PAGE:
The safety profile of Repatha in the cardiovascular outcomes trial was generally consistent with the safety profile in the 12- and 52-week controlled trials involving patients with primary hyperlipidemia, including HeFH. Serious adverse events occurred in 24.8 percent and 24.7 percent of Repatha-treated and placebo-treated patients, respectively. Adverse events led to discontinuation of study treatment in 4.4 percent of patients assigned to Repatha and 4.2 percent assigned to placebo. Common adverse reactions (>5 percent of patients treated with Repatha and occurring more frequently than placebo) included diabetes mellitus (8.8 percent Repatha, 8.2 percent placebo), nasopharyngitis (7.8 percent Repatha, 7.4 percent placebo) and upper respiratory tract infection (5.1 percent Repatha, 4.8 percent placebo). Among the 16,676 patients without diabetes mellitus at baseline, the incidence of new-onset diabetes mellitus during the trial was 8.1 percent in patients assigned to Repatha compared with 7.7 percent in those assigned to placebo.
Homozygous Familial Hypercholesterolemia (HoFH): In 49 patients with homozygous familial hypercholesterolemia studied in a 12-week, double-blind, randomized, placebo-controlled trial, 33 patients received 420 mg of Repatha subcutaneously once monthly. The adverse reactions that occurred in at least 2 (6.1 percent) Repatha-treated patients and more frequently than in placebo-treated patients, included upper respiratory tract infection (9.1 percent versus 6.3 percent), influenza (9.1 percent versus 0 percent), gastroenteritis (6.1 percent versus 0 percent), and nasopharyngitis (6.1 percent versus 0 percent).
Immunogenicity: Repatha is a human monoclonal antibody. As with all therapeutic proteins, there is a potential for immunogenicity with Repatha.
Please contact Amgen Medinfo at 800-77-AMGEN (800-772-6436) or 844-REPATHA (844-737-2842) regarding Repatha® availability or find more information, including full Prescribing Information, at www.amgen.com and www.Repatha.com.
About Amgen in the Cardiovascular Therapeutic Area
Building on more than three decades of experience in developing biotechnology medicines for patients with serious illnesses, Amgen is dedicated to addressing important scientific questions to advance care and improve the lives of patients with cardiovascular disease, the leading cause of morbidity and mortality worldwide.13
Forward Looking Statements
This news release contains forward-looking statements that are based on the current expectations and beliefs of
No forward-looking statement can be guaranteed and actual results may differ materially from those we project. Our results may be affected by our ability to successfully market both new and existing products domestically and internationally, clinical and regulatory developments involving current and future products, sales growth of recently launched products, competition from other products including biosimilars, difficulties or delays in manufacturing our products and global economic conditions. In addition, sales of our products are affected by pricing pressure, political and public scrutiny and reimbursement policies imposed by third-party payers, including governments, private insurance plans and managed care providers and may be affected by regulatory, clinical and guideline developments and domestic and international trends toward managed care and healthcare cost containment. Furthermore, our research, testing, pricing, marketing and other operations are subject to extensive regulation by domestic and foreign government regulatory authorities. We or others could identify safety, side effects or manufacturing problems with our products, including our devices, after they are on the market. Our business may be impacted by government investigations, litigation and product liability claims. In addition, our business may be impacted by the adoption of new tax legislation or exposure to additional tax liabilities. If we fail to meet the compliance obligations in the corporate integrity agreement between us and the U.S. government, we could become subject to significant sanctions. Further, while we routinely obtain patents for our products and technology, the protection offered by our patents and patent applications may be challenged, invalidated or circumvented by our competitors, or we may fail to prevail in present and future intellectual property litigation. We perform a substantial amount of our commercial manufacturing activities at a few key facilities, including in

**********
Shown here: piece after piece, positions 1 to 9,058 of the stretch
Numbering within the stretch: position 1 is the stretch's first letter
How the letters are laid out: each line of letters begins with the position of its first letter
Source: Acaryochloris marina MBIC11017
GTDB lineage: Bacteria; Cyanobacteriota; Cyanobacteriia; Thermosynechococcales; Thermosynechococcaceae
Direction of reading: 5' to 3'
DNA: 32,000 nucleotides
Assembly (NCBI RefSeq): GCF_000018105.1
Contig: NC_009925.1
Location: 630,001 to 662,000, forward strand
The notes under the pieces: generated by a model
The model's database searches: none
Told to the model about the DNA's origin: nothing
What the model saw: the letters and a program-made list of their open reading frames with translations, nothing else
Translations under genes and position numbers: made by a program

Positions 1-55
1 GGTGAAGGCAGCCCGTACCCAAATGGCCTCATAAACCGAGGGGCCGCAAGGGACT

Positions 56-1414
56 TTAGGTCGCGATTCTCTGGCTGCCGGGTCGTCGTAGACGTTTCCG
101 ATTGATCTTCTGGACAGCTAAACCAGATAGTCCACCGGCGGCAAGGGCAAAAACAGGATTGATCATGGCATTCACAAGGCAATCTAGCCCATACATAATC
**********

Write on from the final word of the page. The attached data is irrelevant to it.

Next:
Robert S. Rosenson, Martha L. Daviglus, Peter Reaven. American Diabetes Association78th Scientific Sessions 2018.128-OR.
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American Heart Association2016.
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- Stone, N. J. et al. 2013 ACC/AHA guideline on the treatment of blood cholesterol to reduce atherosclerotic cardiovascular risk in adults: a report of the
American College of Cardiology/American Heart Association Task Force on Practice Guidelines. J Am Coll Cardiol 63, 2889-2934, (2014).
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American Association of Clinical Endocrinologistsand American College of Endocrinology Guidelinesfor Management of Dyslipidemia and Prevention of Cardiovascular Disease. Endocr Pract 23, 1-87, (2017).
- Eliasson, B., Gudbjörnsdottir, S., Zethelius, B., Eeg-Olofsson, K. & Cederholm, J. LDL-cholesterol versus non-HDL-to-HDL-cholesterol ratio and risk for coronary heart disease in type 2 diabetes.
European Journal of Preventive Cardiology21, 1420-1428, (2013).
- Jacobson, T. A. et al. National lipid association recommendations for patient-centered management of dyslipidemia: part 1--full report. J Clin Lipidol 9, 129-169, (2015).
- Sattar, N. et al. Lipid-lowering efficacy of the PCSK9 inhibitor evolocumab (AMG 145) in patients with type 2 diabetes: a meta-analysis of individual patient data. Lancet Diabetes Endocrinol 4, 403-410, (2016).
- Sabatine, M. S. et al. Evolocumab and Clinical Outcomes in Patients with Cardiovascular Disease. N Engl J Med 376, 1713-1722, (2017).
- Sabatine, M. S. et al. Cardiovascular safety and efficacy of the PCSK9 inhibitor evolocumab in patients with and without diabetes and the effect of evolocumab on glycaemia and risk of new-onset diabetes: a prespecified analysis of the FOURIER randomised controlled trial. Lancet Diabetes Endocrinol 5, 941-950, (2017).
- Repatha Prescribing Information;
Amgen, Thousand Oaks, CA, 2017. World Health Organization. Cardiovascular diseases (CVDs) fact sheet. http://www.who.int/mediacentre/factsheets/fs317/en/. Accessed June 20, 2018.